Matt Hasselbeck, QB, Seahawks: Had four turnovers the first half and then lit up the Packers at home like he was supposed to. The Packers are 30th in defending No. 1 and No. 2 receivers because they insist on blitzing and putting their corners on an island. There's really no such thing anymore as a shutdown corner. There's been exactly one in the last 20 years, Deion Sanders. Plenty of guys are very good, but none can consistently cover the broad spectrum of NFL receivers one-on-one.
Joseph Addai, RB, Colts: Don't even suggest I downgraded Addai last week. I downgraded Dungy. Anyone with eyes and DirecTV knew that Addai has had something approximating Sunday night in him for many weeks. All he needed was the chance. But Rhodes still started and got about 40 percent of the carries. Until this changes, consider the output versus the Eagles a fluke. Did last week wake Dungy up to the reality of his RB situation? Addai came into the game averaging about twice as many yards as Rhodes. How much smelling salts do you need?
Chris Henry, WR, Bengals: A No. 3 receiver on a team that doesn't have a three-WR base offense. So, the two TDs last week? A fluke. Start him at your own risk.
Rex Grossman, QB, Bears: I like the moxie and the chances he takes downfield. It opens up the field. But Grossman hasn't showed the consistency and accuracy to make the easy short and intermediate throws in rhythm and on target (69 QB rating on passes 11-to-20 yards). So the Bears offense can't function right now without big plays. Defenses know this and just keep the safeties deep.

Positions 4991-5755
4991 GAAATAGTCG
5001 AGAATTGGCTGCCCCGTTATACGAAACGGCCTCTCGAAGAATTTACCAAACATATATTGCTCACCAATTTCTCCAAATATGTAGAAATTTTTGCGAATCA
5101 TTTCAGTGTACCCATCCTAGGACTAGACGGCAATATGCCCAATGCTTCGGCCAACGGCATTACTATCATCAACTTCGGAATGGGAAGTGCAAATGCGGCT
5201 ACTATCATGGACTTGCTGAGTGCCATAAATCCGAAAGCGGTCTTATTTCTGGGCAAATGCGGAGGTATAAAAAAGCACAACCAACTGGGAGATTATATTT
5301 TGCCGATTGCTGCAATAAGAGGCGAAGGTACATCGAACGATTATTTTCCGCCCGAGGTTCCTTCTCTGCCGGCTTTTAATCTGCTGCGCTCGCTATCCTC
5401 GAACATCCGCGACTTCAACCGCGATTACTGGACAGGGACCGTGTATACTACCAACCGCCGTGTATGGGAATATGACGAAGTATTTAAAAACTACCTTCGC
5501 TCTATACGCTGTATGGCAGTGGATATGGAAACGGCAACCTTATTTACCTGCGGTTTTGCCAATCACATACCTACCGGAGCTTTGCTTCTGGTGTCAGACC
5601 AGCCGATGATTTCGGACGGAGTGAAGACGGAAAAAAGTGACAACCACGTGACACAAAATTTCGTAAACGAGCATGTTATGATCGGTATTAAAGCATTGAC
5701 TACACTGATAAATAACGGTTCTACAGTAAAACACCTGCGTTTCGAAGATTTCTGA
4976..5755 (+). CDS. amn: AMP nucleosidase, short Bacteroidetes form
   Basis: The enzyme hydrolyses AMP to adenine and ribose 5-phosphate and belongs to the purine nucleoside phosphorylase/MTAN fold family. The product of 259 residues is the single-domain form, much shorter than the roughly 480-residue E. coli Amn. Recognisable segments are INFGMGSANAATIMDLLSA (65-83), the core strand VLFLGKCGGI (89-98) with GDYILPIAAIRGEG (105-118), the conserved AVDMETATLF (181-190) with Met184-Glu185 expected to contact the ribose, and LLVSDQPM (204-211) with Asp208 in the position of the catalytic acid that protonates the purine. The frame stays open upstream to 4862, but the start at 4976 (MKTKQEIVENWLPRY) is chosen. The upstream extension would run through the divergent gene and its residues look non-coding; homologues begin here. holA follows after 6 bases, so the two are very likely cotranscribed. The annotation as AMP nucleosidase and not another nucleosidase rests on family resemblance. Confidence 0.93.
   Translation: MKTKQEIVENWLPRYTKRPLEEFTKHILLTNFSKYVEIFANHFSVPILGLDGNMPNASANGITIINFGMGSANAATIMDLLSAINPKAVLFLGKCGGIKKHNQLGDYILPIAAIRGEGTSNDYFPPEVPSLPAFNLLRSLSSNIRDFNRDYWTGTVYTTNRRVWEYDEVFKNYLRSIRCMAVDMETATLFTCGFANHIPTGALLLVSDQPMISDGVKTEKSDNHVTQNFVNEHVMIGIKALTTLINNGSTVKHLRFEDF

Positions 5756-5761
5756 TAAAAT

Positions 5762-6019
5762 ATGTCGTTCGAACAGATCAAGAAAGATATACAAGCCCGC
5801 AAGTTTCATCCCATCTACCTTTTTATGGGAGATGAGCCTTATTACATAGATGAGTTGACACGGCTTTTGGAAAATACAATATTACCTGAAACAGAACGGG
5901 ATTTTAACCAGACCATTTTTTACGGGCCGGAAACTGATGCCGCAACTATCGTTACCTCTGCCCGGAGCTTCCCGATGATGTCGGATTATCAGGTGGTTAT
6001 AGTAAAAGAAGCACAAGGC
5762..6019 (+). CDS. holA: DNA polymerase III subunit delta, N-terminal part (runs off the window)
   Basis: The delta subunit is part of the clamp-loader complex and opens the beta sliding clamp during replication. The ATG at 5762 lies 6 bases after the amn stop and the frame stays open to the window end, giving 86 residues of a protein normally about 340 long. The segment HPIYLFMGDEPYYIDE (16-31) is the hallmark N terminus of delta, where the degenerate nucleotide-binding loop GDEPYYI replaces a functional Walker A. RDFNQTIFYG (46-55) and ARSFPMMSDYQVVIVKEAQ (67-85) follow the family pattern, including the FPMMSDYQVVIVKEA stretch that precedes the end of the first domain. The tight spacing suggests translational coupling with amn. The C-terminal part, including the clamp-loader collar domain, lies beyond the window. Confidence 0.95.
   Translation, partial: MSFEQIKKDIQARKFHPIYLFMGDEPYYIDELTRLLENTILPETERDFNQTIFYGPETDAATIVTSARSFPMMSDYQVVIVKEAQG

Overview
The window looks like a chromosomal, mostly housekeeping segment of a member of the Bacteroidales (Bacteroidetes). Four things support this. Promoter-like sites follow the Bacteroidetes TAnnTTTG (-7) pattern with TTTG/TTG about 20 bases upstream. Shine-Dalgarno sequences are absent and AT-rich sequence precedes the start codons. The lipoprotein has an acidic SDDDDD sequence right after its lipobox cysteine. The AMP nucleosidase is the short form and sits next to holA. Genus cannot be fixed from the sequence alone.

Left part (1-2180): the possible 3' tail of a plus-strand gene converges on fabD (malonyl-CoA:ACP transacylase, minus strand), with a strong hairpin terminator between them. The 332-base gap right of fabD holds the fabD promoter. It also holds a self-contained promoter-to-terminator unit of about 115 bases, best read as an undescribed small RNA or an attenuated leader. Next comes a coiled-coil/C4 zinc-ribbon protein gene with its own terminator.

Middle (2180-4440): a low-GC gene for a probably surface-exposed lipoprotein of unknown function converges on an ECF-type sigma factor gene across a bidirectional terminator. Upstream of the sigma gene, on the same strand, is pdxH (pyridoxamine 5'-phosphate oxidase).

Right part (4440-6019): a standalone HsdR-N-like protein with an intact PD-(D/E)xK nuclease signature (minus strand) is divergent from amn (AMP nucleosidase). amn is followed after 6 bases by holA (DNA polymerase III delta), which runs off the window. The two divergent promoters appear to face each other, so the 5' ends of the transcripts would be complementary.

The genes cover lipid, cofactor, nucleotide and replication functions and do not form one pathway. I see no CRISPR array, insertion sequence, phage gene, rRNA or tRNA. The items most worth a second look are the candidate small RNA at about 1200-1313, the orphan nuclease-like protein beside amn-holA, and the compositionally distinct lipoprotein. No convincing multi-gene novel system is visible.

Ben Roethlisberger, QB, Steelers: Big Ben looked lost with Hines Ward hampered by injury (or maybe it was what sure looked like another concussion). Now, Ward is out after having a knee bone removed (I never saw that knee bone playing "Operation," but it sounds pretty necessary).
Michael Vick, QB, Falcons: The love (for passing) we saw in him was just a mirage (to paraphrase Smokey Robinson). He's again playing like his pants are on fire. Yeah, yeah. The dropped passes. What, when they're already down 21-6 because Vick can't get the ball in when they get near pay dirt? (The Falcons are 31st, averaging 3.6 points per red-zone trip.) He can't run effectively in close like Vince Young can because Vick is more Barry Sanders than Larry Johnson. So where does all that up-and-down the field stuff get you? Field goals (and ESPN highlights). Note to Warrick Dunn: your QB can't have a good game when you lose by three touchdowns and he has 80 passing yards. Do you believe that Ravens DE Trevor Price said he'd rather face Peyton Manning "any day" than Vick? Check back with Trevor after Peyton bounces him in January.
Philip Rivers, QB, Chargers: The Raiders ugly up every opponent they face, I know. Good defense. No offense. No need to do anything silly, just get out alive versus that 46 defense. But if you're counting on Rivers in the fantasy playoffs, you're in big trouble because this team only throws when they're down by 28 points and, even then, LT gets his four TDs.
David Garrard, QB, Jaguars: Never trust anything remotely having to do with the Jaguars passing game. In an emergency, by all means. But as a plan? Never.
Marvin Harrison, WR, Colts: Okay, I have to downgrade him now. The Colts threw one pass to him last week. That's not one completion. I mean, one pass in Harrison's direction. Everything he can do, Reggie Wayne officially can now do better.
Alex Smith, QB, Niners: I was bullish on his development, but the Niners want to be a running, defensive team. How ironic. The team that really brought the relevance of the passing game and YPA into sharp relief turning into just another bunch of meatheads.
Article first appeared 11/28/06